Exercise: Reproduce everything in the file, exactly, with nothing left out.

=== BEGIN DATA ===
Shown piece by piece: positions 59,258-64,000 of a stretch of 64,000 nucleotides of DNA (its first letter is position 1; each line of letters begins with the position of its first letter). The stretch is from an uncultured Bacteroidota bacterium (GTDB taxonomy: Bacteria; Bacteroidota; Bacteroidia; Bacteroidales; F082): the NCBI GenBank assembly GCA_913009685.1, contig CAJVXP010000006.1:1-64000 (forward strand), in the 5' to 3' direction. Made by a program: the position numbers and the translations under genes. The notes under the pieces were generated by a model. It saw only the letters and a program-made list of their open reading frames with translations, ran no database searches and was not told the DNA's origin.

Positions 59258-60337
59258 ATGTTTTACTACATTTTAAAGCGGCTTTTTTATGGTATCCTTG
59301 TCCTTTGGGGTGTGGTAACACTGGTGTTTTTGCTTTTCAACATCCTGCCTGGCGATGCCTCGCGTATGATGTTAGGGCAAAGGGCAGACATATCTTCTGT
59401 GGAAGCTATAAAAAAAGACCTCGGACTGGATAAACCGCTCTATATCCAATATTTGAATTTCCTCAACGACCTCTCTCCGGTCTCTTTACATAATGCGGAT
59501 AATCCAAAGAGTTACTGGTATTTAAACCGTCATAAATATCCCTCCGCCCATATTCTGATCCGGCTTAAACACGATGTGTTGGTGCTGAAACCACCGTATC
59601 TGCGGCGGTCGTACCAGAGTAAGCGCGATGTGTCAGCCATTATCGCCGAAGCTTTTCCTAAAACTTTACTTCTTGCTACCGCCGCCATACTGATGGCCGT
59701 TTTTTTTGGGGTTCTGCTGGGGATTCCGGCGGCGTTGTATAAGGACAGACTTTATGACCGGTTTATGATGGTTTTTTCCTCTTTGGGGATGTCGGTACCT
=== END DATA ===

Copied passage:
Shown piece by piece: positions 59,258-64,000 of a stretch of 64,000 nucleotides of DNA (its first letter is position 1; each line of letters begins with the position of its first letter). The stretch is from an uncultured Bacteroidota bacterium (GTDB taxonomy: Bacteria; Bacteroidota; Bacteroidia; Bacteroidales; F082): the NCBI GenBank assembly GCA_913009685.1, contig CAJVXP010000006.1:1-64000 (forward strand), in the 5' to 3' direction. Made by a program: the position numbers and the translations under genes. The notes under the pieces were generated by a model. It saw only the letters and a program-made list of their open reading frames with translations, ran no database searches and was not told the DNA's origin.

Positions 59258-60337
59258 ATGTTTTACTACATTTTAAAGCGGCTTTTTTATGGTATCCTTG
59301 TCCTTTGGGGTGTGGTAACACTGGTGTTTTTGCTTTTCAACATCCTGCCTGGCGATGCCTCGCGTATGATGTTAGGGCAAAGGGCAGACATATCTTCTGT
59401 GGAAGCTATAAAAAAAGACCTCGGACTGGATAAACCGCTCTATATCCAATATTTGAATTTCCTCAACGACCTCTCTCCGGTCTCTTTACATAATGCGGAT
59501 AATCCAAAGAGTTACTGGTATTTAAACCGTCATAAATATCCCTCCGCCCATATTCTGATCCGGCTTAAACACGATGTGTTGGTGCTGAAACCACCGTATC
59601 TGCGGCGGTCGTACCAGAGTAAGCGCGATGTGTCAGCCATTATCGCCGAAGCTTTTCCTAAAACTTTACTTCTTGCTACCGCCGCCATACTGATGGCCGT
59701 TTTTTTTGGGGTTCTGCTGGGGATTCCGGCGGCGTTGTATAAGGACAGACTTTATGACCGGTTTATGATGGTTTTTTCCTCTTTGGGGATGTCGGTACCT